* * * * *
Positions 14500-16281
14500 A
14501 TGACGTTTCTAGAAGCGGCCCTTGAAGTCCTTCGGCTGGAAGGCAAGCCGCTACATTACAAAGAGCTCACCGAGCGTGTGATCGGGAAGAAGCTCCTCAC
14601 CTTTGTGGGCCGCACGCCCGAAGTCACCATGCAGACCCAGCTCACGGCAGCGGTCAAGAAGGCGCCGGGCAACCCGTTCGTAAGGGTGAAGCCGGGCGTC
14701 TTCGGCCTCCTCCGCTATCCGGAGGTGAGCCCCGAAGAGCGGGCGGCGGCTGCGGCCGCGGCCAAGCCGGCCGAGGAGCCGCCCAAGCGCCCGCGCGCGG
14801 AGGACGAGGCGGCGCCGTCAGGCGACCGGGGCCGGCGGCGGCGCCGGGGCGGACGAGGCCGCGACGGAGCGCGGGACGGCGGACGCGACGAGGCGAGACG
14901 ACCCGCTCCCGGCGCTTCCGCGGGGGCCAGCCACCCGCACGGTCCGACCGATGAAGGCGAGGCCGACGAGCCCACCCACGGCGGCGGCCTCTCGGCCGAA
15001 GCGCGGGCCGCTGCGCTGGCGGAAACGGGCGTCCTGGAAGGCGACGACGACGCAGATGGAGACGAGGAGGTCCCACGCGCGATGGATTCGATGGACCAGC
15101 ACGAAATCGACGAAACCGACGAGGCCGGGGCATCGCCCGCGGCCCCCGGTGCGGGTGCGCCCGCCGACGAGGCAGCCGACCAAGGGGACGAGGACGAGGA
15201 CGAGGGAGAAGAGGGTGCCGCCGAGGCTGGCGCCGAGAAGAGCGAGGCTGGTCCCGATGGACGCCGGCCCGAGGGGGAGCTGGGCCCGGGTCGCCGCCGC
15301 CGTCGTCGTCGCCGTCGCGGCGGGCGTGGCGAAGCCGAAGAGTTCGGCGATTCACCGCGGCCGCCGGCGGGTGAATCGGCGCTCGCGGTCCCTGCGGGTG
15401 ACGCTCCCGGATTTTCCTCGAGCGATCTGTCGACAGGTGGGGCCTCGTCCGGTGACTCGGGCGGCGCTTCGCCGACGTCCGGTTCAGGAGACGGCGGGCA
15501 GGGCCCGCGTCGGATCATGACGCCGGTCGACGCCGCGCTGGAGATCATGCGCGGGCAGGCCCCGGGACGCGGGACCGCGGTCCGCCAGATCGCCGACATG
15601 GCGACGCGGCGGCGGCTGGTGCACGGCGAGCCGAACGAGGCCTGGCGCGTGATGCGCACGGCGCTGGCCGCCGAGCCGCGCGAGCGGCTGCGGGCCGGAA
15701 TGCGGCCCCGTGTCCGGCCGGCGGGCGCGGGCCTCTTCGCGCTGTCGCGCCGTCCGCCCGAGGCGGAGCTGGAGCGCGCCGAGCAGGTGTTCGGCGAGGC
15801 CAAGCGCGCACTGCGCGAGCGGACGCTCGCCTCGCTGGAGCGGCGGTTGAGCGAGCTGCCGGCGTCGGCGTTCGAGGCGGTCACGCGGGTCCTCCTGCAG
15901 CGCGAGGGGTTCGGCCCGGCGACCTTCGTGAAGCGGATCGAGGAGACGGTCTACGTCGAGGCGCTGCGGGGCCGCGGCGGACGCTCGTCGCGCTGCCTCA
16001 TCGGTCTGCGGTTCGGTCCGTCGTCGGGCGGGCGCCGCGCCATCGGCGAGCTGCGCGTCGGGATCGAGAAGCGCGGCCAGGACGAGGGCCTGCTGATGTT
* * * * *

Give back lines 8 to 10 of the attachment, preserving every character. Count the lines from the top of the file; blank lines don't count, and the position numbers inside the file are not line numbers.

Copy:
15001 GCGCGGGCCGCTGCGCTGGCGGAAACGGGCGTCCTGGAAGGCGACGACGACGCAGATGGAGACGAGGAGGTCCCACGCGCGATGGATTCGATGGACCAGC
15101 ACGAAATCGACGAAACCGACGAGGCCGGGGCATCGCCCGCGGCCCCCGGTGCGGGTGCGCCCGCCGACGAGGCAGCCGACCAAGGGGACGAGGACGAGGA
15201 CGAGGGAGAAGAGGGTGCCGCCGAGGCTGGCGCCGAGAAGAGCGAGGCTGGTCCCGATGGACGCCGGCCCGAGGGGGAGCTGGGCCCGGGTCGCCGCCGC